Does wealth begin in the wallet? A couple of years ago I would have answered with a resounding “YES!” Wealth is the vehicle we use to reach our goals, income is our greatest wealth building tool, and living-wage jobs are necessary to provide those incomes. Create more jobs in targeted communities. Solve concentrated poverty…right? Not so fast. Challenges to realizing economic mobility aside, upon achieving the “American Dream”, African-American families are more likely to have their gains in mobility wiped out within a generation. There must be foundational wealth building tools beyond earning an income or increasing net worth. Or to put it another way, if wealth is the vehicle, and income is the fuel, what represents the tires, engine, or brakes?
One of these tools is social capital. Don’t let the name fool you. This unassuming system packs a punch. Social capital says that it is the nature of members of a network to support each other and though it may be difficult to put a dollar sign on, this support has tremendous value. Our networks are our neighbors, friends, coworkers, classmates, family, fellow alumni, support groups, or congregations. We depend on these networks to help us with child care, share information about employment opportunities, provide neighborhood security, and give a sense of community. Creating networks makes it easier to share information, support, collaboration, and ultimately trust.
This connection supports healthy neighborhoods regardless of their racial or economic makeup, but it does very little to actively integrate one networks with another. So what happens when your networks are few, isolated, or perhaps have a negative impact on your quality of life? How can we claim that all people have equal access to information, opportunities, and support when our most powerful tools for sharing these resources are blatantly homogenous?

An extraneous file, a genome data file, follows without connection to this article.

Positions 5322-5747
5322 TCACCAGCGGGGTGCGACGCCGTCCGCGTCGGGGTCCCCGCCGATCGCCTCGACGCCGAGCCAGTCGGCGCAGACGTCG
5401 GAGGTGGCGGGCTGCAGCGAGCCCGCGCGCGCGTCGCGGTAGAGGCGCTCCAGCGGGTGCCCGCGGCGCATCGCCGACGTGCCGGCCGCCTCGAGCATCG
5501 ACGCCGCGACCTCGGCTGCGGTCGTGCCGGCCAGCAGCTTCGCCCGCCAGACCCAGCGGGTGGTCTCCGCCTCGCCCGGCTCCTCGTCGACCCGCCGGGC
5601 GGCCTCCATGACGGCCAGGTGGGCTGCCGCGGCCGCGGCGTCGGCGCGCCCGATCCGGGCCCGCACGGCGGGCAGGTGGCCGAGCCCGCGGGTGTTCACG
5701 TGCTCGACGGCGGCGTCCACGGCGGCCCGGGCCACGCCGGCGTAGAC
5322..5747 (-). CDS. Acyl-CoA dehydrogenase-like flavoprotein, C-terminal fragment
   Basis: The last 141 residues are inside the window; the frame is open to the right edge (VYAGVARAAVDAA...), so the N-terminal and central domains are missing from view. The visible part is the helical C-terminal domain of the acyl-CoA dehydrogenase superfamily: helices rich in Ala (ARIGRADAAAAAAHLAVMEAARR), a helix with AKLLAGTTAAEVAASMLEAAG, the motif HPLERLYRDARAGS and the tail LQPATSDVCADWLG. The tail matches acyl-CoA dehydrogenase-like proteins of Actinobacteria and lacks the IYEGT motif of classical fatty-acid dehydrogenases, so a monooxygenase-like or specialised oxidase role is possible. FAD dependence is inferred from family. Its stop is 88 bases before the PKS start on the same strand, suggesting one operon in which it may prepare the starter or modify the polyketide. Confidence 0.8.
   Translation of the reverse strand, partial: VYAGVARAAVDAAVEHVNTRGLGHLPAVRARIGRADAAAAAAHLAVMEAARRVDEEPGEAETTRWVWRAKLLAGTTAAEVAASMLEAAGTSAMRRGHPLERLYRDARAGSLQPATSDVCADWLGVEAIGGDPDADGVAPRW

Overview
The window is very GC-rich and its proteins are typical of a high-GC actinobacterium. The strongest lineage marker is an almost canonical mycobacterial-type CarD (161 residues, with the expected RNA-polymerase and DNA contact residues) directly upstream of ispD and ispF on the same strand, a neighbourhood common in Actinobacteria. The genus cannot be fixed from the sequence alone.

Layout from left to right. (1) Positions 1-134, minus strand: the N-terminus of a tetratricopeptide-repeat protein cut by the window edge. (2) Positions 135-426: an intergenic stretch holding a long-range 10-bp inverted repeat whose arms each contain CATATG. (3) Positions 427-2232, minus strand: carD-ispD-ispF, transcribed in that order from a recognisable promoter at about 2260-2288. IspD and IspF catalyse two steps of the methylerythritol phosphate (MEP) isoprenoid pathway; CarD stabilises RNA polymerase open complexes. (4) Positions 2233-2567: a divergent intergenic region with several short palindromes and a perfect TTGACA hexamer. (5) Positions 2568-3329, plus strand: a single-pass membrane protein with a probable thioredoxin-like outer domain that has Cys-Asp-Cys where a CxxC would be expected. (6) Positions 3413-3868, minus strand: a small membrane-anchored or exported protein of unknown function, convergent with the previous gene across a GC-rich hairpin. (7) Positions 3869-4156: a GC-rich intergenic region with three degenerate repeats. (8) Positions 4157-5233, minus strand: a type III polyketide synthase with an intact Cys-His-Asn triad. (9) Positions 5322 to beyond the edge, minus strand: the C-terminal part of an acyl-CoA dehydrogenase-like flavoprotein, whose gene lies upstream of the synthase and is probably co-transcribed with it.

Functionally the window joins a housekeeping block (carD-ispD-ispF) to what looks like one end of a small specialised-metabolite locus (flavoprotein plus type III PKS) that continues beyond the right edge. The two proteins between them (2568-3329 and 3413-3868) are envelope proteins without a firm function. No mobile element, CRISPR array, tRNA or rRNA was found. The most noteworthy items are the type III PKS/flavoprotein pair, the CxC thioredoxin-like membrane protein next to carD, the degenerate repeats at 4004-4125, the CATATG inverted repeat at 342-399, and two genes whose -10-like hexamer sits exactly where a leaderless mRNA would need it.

We need to build social capital across all borders that divide our city, including the racial and economic borders that have recently been thrust to the forefront of our consciousness. Integrating our social networks with people of diverse backgrounds is not an easy task. Rarely will opportunities to build social capital with someone outside your network ring the doorbell and present itself packaged with a tidy bow. In fact, the more opportunities located within your social reach, the less imperative it may seem to leave your comfort zone. Even when this was my reality, I cannot say I always made the extra effort to expand my network. However, we have seen enough studies and read enough reports to know that addressing this failing foundation will be key to building a city that is welcoming, inclusive, and an economic powerhouse.
The community wants change. I attended an Economic Development, Diversity & Leadership Summit last spring where one of the breakout sessions discussed ways to create diversity within your workplace. The room was packed with corporate leaders, HR representatives, and department heads of all backgrounds. Every chair was filled, so people began to stand against the wall and even sit in the aisle. Though this was one subset of Madison, it reminded me that as a community, we have the vehicle, we have the fuel, and we are beginning to understand the other tools that will help our city run better. What’s still missing is a roadmap.
A few years ago I would have said wealth begins in our wallets. Now I think it begins in our communities. Perhaps the roadmap to building cross-cultural social capital will share the same origin.
Share your ideas for building barrier-defying social capital and as always, stay connected!